I found the novel an interesting
historical read, the product of careful research that resurrects the era.
Day-to-day existence for a woman in the new mining communities was very hard.
Hannah’s life is dictated by circumstances beyond her control, yet her society
judges her because of them.
It was a very good book. I
enjoyed it. The one thing separating it from something that would have really
gripped me was that there was often too much distraction away from Hannah.
Distress and catastrophe pile thickly on top of each other, there are a lot of
minor characters and copious dialogue. This is not a criticism. Much of the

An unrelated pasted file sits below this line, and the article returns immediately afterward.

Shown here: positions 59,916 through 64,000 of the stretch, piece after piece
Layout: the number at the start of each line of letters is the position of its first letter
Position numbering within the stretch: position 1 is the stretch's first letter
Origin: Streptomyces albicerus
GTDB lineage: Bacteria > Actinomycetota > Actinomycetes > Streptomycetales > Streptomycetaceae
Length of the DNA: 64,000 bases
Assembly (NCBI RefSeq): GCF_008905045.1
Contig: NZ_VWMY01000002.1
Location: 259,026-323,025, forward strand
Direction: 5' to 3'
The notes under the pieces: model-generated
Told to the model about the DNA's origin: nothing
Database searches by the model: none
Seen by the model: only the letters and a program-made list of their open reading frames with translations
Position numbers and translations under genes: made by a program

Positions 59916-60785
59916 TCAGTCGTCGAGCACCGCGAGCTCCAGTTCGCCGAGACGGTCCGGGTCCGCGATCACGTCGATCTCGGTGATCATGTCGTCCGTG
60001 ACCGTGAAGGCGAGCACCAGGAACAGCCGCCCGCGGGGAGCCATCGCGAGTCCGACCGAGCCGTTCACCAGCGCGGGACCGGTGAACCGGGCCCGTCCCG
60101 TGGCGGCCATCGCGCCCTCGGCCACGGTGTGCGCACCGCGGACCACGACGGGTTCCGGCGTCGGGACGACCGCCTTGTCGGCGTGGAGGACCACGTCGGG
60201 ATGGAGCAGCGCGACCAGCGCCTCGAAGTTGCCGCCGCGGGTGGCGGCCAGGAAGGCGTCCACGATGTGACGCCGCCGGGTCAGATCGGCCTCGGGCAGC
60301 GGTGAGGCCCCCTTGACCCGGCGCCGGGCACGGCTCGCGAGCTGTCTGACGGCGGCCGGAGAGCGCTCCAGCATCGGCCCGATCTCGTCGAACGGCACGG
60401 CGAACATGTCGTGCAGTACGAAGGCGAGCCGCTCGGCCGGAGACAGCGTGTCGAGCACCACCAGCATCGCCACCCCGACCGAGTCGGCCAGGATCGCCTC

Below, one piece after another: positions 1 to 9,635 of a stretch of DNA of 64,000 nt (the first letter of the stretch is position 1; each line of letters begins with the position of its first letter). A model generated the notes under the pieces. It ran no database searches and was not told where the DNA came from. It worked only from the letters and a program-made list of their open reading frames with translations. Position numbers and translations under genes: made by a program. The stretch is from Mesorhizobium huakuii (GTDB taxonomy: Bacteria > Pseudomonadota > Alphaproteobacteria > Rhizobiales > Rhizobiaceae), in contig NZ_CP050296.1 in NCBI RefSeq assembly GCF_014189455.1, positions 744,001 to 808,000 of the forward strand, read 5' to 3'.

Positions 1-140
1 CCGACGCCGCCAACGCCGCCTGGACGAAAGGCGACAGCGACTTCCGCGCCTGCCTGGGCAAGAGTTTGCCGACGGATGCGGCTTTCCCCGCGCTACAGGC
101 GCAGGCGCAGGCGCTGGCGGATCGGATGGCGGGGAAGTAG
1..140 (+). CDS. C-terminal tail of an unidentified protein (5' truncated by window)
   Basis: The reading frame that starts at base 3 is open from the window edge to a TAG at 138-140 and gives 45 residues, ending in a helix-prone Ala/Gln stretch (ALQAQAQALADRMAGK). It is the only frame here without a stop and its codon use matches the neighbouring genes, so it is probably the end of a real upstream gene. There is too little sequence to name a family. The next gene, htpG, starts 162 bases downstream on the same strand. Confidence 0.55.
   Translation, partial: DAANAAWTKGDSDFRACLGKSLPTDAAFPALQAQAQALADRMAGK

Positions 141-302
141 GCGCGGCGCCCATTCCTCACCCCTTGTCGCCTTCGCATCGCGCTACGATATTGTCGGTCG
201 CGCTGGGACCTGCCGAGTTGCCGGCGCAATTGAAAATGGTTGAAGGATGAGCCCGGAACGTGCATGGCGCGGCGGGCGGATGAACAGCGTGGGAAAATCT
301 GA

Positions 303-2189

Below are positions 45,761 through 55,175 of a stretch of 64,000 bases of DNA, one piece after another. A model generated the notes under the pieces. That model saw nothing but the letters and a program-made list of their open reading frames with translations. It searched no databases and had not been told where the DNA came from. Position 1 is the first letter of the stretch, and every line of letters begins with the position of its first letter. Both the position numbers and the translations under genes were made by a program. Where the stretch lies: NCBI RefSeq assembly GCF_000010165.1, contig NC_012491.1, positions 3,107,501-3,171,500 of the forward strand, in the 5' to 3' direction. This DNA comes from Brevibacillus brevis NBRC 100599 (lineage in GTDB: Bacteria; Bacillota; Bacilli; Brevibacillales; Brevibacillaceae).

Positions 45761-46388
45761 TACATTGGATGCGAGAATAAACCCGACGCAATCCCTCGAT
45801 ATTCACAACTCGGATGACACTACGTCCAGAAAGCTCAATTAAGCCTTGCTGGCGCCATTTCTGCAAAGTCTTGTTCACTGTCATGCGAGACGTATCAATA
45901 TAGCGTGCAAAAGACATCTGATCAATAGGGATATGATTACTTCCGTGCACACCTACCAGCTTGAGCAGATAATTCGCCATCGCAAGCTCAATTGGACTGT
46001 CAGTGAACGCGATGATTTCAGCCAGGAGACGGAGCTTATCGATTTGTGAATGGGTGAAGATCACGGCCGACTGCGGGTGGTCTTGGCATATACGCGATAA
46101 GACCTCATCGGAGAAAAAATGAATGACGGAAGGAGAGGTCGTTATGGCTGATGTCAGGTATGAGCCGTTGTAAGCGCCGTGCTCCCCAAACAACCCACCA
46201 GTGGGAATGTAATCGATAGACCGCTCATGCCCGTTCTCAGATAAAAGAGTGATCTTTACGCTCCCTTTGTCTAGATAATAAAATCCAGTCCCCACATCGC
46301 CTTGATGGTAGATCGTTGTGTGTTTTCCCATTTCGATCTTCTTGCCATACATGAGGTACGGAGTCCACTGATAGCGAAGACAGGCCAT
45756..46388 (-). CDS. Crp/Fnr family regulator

dialogue was very clever, often written in dialect as an aid to
But I felt that Hannah must grip
the reader’s imagination a little more. The essence of who she is needs to
drive the novel. In other words, Hannah’s internal life is important to me (and
I confess to being someone who reads for emotion). I wanted to cry with her, to
mourn her pain, her grief, and to celebrate what hopes she was allowed, and I
couldn’t quite do that. She seems to me a pragmatic young lady. When attacked
by misfortune, she picks herself up and gets on with things. And perhaps she
needed to be that way to survive. I was haunted, however, by the death of her
mother that commenced her adventures. Was Hannah frightened that she might meet
the same end: a hard life and just one blow too many? Indeed, the spectre of
death hung over the novel and, at one stage, I thought that it would end like
the beginning, with Hannah cracking, too.
The sequel comes out next year,
and that will be something to look forward to.
In : Book Reviews